Behind her smiles she raged at Kasim for a moment. She wished now that she hadn't brought him. It had been a careless suggestion in a moment of feeling bountiful, having this place to offer; she hadn't really expected him to take her up on it and had been flattered when he did. But if she had been alone the keys wouldn't have mattered. It would have been a kind of bliss, even, to be shut out from the responsibility of opening up the house and making it ready for the others. She could have dropped onto the grass in the sunshine. She could have let go her eternal vigilance and fallen deep down here, in this place, Kington, of all places, into sleep, the real thing, the sleep that she was always seeking for and could never quite get. Alice was forty-six, dark, soft, concentrated yet indefinite â she could look like a different person in different photographs. Her complex personality was diffuse, always flying away in different directions, like her fine hair, which a man had once described as prune-coloured; it was soft and brown like the inside of prunes, and she wore it curling loose on her shoulders.
The house was a white cube two storeys high, wrapped round on all four sides by garden, with French windows and a veranda at the back and a lawn sloping to a stream; the walls inside were mottled with brown damp, there was no central heating and the roof leaked. On the mossy roof slates, thick as pavings, you could see the chisel marks where the quarrymen had dressed them two hundred years ago. Alice and Kasim stood peering through the French windows: the interior seemed to be a vision of another world, its stillness pregnant with meaning, like a room seen in a mirror. The rooms were still furnished with her grandparents' furniture; wallpaper glimmered silvery behind the spindly chairs, upright black-lacquered piano and bureau. Paintings were pits of darkness suspended from the picture rail. Alice had told her therapist that she dreamed about this house all the time. Every other house she'd lived in seemed, beside this one, only a stage set for a performance.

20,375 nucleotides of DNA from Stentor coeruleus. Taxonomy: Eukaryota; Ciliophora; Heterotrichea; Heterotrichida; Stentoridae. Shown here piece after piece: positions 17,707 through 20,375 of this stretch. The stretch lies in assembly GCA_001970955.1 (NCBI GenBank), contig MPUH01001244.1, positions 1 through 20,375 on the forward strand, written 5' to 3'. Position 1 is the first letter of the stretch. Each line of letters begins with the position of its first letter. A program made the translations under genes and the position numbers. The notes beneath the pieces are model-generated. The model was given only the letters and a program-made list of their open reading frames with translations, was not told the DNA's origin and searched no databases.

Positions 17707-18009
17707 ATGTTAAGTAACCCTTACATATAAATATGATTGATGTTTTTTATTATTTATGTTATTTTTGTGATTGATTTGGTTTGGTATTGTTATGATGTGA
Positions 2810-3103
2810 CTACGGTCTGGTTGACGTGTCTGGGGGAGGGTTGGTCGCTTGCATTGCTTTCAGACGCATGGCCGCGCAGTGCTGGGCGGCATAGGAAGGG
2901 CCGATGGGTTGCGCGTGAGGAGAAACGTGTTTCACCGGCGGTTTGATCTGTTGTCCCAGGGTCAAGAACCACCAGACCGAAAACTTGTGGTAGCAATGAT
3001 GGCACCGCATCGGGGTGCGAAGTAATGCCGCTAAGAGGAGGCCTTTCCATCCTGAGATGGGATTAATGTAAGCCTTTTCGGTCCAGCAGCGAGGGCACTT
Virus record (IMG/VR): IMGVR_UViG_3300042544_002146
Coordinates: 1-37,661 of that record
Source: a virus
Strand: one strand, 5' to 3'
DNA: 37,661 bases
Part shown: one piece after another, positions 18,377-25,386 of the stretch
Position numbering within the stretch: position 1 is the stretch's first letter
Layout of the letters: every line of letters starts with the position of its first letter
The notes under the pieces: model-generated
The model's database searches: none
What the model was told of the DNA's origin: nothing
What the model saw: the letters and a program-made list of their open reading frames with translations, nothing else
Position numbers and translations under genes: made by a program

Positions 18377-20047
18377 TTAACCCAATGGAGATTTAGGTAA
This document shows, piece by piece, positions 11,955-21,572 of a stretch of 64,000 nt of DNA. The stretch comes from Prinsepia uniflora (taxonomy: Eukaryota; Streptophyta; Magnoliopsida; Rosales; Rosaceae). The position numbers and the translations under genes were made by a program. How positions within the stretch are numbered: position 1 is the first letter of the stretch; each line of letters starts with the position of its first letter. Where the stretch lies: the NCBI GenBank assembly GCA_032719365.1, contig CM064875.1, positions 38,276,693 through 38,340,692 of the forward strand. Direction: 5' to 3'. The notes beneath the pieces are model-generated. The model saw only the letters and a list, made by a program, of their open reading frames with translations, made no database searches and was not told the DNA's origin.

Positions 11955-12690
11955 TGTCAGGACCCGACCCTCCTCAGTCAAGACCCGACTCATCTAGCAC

Kasim didn't care about not getting inside; vaguely he was embarrassed because Alice had made a fool of herself. He wasn't sure how long he would stay anyway, and had only come to get away from his mother, who was anxious because he wasn't studying â at the end of his first year at university he was bored. He imagined he could smell the room's musty old age through the glass; the carpet was bleached and threadbare where the sun patched it. When he found a cheerfully shabby grey Renault parked on the cobbles beside the outhouses he called to Alice. Alice didn't drive and couldn't tell one car from another, but looking inside she knew it must belong to Harriet, her older sister. There was a box with maps in it on the back seat, and next to it on a folded newspaper a pair of shoes neatly side by side, with one striped sock tucked into the top of each. â I know exactly what she's done, she said. â Arrived here and left the car and gone straight off for a walk before the rest of us got here. She's that sort of person. She loves nature and communes with it, in a principled way. She thinks I'm frivolous.